Strata resident Ian Routledge speaks to a crowd at a March 23 rally at city hall, protesting the city's plans to privatize multifamily garbage pickup.

Strata resident Ian Routledge speaks to a crowd at a March 23 rally at city hall, protesting the city's plans to privatize multifamily garbage pickup.

City leaders stand firm on trash plan

Mayor acknowledges ‘we should have done more’ to communicate decision.

Despite sitting down with the mayor twice in one week, a group of White Rock condominium residents say they are still not happy with the city’s plans to privatize solid-waste pickup.

After meeting with Mayor Wayne Baldwin and the city’s chief administrative officer Dan Bottrill last week, a handful of strata residents returned to city hall Monday to follow up discussions on the future of multifamily garbage pickup.

A number of options were outlined for the group, however at the meeting’s end, Bottrill said he would recommend council move forward with changes, set to take effect July 1.

Strata resident Ian Routledge told Peace Arch News Monday afternoon that the group “came out of the meeting not happy.”

“I get the distinct impression that they want nothing to do with garbage pickup,” Routledge said. “It’s too much of a challenge for them. They’re thinking it’s better to let the private companies deal with it.”

Baldwin, however, said the planned changes are meant to bring White Rock in line with how other municipalities in the region deal with solid-waste pickup.

“Our costs for solid waste are among the highest in the region,” Baldwin told PAN Tuesday. “We are way behind the times in terms of setting a user fee instead of a tax, which is based on assessed value and not for the service received.”

The changes, first announced by the city in January, have been in the works for three years, Baldwin said, noting he was “a little bit” surprised at the backlash from residents in recent weeks.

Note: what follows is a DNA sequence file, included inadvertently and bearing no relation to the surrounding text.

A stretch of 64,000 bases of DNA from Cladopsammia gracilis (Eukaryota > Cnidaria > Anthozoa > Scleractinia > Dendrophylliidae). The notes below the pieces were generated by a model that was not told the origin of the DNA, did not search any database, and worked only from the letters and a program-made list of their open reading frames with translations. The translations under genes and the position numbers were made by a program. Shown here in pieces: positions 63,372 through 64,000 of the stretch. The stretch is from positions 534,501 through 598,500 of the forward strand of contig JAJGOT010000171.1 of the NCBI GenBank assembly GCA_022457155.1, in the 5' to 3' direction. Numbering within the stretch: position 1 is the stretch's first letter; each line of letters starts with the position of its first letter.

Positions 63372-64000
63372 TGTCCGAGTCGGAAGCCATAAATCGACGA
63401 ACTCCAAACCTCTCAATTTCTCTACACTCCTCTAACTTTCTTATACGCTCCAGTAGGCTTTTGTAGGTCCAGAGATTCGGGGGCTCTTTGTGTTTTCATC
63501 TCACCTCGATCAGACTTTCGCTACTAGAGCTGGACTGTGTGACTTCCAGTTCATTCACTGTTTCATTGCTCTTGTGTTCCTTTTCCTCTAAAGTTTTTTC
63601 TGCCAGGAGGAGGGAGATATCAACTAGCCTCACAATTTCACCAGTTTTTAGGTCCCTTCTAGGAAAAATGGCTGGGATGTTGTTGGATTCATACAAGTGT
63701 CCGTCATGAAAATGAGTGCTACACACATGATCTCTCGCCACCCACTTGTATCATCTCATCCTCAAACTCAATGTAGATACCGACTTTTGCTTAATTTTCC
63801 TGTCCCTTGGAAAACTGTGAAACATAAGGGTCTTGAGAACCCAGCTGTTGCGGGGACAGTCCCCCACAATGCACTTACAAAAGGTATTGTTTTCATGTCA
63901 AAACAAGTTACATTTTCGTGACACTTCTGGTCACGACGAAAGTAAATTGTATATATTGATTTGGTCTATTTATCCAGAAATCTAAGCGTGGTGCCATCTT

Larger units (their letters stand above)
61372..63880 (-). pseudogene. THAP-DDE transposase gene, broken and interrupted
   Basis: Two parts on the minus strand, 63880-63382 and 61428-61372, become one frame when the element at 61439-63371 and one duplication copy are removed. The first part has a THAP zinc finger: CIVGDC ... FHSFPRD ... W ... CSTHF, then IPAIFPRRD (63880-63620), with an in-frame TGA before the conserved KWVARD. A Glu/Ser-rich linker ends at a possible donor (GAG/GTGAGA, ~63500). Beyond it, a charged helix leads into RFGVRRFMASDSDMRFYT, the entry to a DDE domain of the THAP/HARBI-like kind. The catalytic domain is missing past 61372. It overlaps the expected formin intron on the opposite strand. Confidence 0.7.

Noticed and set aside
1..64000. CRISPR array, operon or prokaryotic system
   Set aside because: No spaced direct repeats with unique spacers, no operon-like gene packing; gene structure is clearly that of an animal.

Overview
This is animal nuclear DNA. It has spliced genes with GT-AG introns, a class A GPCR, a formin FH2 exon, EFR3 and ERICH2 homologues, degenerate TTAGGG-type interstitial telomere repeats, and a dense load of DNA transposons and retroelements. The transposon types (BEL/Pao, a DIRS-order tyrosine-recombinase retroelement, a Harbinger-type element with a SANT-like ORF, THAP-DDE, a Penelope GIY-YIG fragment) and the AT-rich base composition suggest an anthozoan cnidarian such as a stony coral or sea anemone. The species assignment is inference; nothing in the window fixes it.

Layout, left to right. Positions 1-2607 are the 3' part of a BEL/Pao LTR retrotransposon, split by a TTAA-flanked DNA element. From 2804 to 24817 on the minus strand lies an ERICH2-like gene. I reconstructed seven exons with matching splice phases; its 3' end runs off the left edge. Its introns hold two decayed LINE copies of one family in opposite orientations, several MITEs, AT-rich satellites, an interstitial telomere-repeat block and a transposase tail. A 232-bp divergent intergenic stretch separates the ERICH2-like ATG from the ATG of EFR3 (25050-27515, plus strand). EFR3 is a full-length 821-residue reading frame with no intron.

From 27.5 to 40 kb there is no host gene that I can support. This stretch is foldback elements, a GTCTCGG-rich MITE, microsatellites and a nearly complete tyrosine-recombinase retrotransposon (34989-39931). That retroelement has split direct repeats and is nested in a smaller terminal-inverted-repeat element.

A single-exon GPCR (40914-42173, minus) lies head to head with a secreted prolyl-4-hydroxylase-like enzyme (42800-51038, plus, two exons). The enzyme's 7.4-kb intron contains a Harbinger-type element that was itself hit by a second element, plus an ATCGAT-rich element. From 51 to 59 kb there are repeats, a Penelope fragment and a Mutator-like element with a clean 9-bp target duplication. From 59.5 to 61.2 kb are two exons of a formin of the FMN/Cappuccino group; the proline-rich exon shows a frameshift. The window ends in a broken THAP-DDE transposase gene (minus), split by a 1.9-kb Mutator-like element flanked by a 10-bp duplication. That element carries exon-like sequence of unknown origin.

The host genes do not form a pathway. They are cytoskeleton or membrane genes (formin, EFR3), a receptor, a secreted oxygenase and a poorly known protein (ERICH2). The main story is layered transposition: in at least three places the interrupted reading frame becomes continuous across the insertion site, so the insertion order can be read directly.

“I suppose any time you do something, somebody’s going to be not very happy with it,” he said. “That’s the name of the game.”

Much of the criticism from residents has been about the closed-door meeting in December at which council voted to approve the changes.

“The only thing that happened at that in-camera meeting was to decide to go ahead. Staff had been working on it for quite a while,” he said. “Where I think we failed was in the communication of (the changes). We did put out communication almost immediately – not during Christmas, because people would have thought we were trying to hide it, we waited until January. People didn’t pay attention really until more recently.”

The outcry directed at city hall – including a rally of more than 100 angry residents March 23 – has not gone unheard, Baldwin said.

“We should have done more, I can see that now,” he said. “At the time, it seemed like we were doing enough.”

In light of the public’s dissent in recent weeks, last week Couns. Helen Fathers and David Chesney requested a special council meeting be held to discuss the situation. That meeting is scheduled for April 7 at 1 p.m.

A city-hosted public information meeting took place Wednesday evening after PAN deadline.

Peace Arch News

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